Resource Material for the IT PGCE:
making a course newspaper

On this page you will find the information for the 'Exchanging and sharing information' session in which you construct a newspaper.

Learning objectives About this session Products of the session
At the Institute    
Task Timetable Links to other sessions
In the classroom    
Misconceptions Classroom examples Teaching point
Other Resources    
DfEE Schemes of work Software links and tutorials Books/Papers


Learning objectives

The learning objectives for this session are that by the end of it you should:

  1. have sufficient knowledge and understanding of one piece of DTP software to be able to use it in your teaching;
  2. know that more than one piece of software can be used to enhance the same area of IT capability - and have some knowledge of the factors that would influence the choice of which to use;
  3. be able to plan groupwork so that all the pupils are actively involved.

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About this session

In this session we look at the way in which the production of a classroom (or in our case course) newspaper can be used to develop pupils' IT capability. The session will also give you chance to compare the advantages and disadvantages of using two pieces of software (Word and Publisher) for the same task. In helping you to think through the relative merits of different software packages in enhancing this aspect of pupils' IT capability, the session will contribute to your understanding of the use of ICT in IT.

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Products of the session

This is a link to the index to the newspapers and this is a link to the index of the lesson plans.

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At the Institute

The task

The task in this session is to create a four-page newspaper in either Word or Publisher. The audience is the IT PGCE Partnership - teachers and BTs.

  1. Your newspaper must include sections or articles on
    1. IT PGCE news
    2. General PGCE news
    3. Teaching I(C)T - can include materials from partner schools, DfEE etc.
    4. New developments in IT
  2. Your newspaper must include at least one picture (it may have more) and digital camera will be available for your use - but only one to share between the teams.
  3. You may use colour - but only on one page.
  4. The title of the newspaper is for you to choose as is the order of the sections and the content. You may wish to plan this in advance, using First Class or e-mail.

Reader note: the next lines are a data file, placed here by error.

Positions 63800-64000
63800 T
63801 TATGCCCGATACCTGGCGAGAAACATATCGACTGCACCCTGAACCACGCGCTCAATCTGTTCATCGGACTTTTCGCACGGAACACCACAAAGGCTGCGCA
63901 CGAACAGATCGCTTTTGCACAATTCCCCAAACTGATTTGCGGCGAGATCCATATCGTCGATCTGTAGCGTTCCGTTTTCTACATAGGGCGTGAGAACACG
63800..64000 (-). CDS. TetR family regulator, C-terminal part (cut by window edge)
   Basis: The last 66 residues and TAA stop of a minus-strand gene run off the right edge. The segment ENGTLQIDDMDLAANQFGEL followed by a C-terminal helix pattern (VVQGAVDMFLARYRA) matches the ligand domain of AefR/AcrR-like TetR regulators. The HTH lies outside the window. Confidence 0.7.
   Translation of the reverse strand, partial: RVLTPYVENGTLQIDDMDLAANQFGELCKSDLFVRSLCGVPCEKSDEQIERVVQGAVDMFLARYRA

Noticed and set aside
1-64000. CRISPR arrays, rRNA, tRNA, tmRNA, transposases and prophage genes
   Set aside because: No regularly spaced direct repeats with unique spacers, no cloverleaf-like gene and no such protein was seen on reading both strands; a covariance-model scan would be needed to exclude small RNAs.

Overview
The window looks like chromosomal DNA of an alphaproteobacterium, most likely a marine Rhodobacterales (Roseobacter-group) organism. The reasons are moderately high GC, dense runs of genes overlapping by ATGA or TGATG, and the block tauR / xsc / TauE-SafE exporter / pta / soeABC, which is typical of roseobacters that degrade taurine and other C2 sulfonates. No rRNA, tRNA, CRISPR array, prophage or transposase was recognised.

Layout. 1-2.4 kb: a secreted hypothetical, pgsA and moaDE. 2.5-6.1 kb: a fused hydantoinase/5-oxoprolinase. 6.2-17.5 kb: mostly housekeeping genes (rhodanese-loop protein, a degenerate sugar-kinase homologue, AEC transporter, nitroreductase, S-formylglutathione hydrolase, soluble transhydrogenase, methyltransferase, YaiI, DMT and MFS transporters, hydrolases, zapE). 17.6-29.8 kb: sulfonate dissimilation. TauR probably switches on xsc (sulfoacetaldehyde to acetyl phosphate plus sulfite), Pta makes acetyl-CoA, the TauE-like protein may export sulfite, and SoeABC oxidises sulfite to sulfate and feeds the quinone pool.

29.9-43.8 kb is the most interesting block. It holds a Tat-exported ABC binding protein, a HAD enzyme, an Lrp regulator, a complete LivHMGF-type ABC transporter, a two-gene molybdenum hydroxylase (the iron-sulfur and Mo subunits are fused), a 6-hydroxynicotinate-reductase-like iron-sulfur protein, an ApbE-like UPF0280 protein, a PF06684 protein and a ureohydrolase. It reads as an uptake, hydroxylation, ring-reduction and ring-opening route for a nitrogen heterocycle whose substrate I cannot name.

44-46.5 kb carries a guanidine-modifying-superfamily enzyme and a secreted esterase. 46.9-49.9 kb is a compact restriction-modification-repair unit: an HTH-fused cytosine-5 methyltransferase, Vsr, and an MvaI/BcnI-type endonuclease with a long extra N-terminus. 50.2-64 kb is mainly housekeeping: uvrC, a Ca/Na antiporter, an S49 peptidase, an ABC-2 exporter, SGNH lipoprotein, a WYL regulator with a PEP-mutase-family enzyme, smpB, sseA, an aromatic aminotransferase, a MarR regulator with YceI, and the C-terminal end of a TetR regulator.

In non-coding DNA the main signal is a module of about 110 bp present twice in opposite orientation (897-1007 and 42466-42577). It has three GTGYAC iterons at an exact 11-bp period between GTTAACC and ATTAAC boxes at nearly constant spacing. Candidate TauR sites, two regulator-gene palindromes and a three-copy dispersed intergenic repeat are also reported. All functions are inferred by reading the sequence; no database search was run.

5. Your four pages may be either A4 or A5 size.

Each newspaper will be printed and distributed to the group.

Sources of information

For information on partner schools you may find the index of their Home Pages useful - as well of course as information you have obtained while in the schools. For information on teaching I(C)T you may find some of the links evaluated by the IT PGCE BTs useful. Additional sources of information are:

Electronic Telegraph

The Guardian

The Independent

The Press Association

The Times


You will find the Newsday project (Australian but linked to the British Council) useful when thinking about adapting this session for use in the classroom.

When writing the lesson plans you should focus on organising the class so that all the members have the opportunity to meet the learning objectives. See the 'Teaching point' below for an overview of some of the issues you need to consider. The plans should be written on the standard pro-forma.

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The timetable

Like 'real' newspapers you will be working to a tight deadline. You may wish to organise yourselves in advance!

9:30-12:00 (and lunchtime if required) Produce newspaper - incorporating pictures and current news.

Whatever is available at 2:00 will be sent for printing - this is an absolute deadline.

12:00-12:30 The groups divide to write lesson plans for this activity at KS3. In this lesson the pupils work in groups and have to do a variety of tasks. The purpose of this part of the session is to give you experience of planing lessons to ensure that in these circumstances all pupils are meaningfully engaged and the tasks are completed optimally.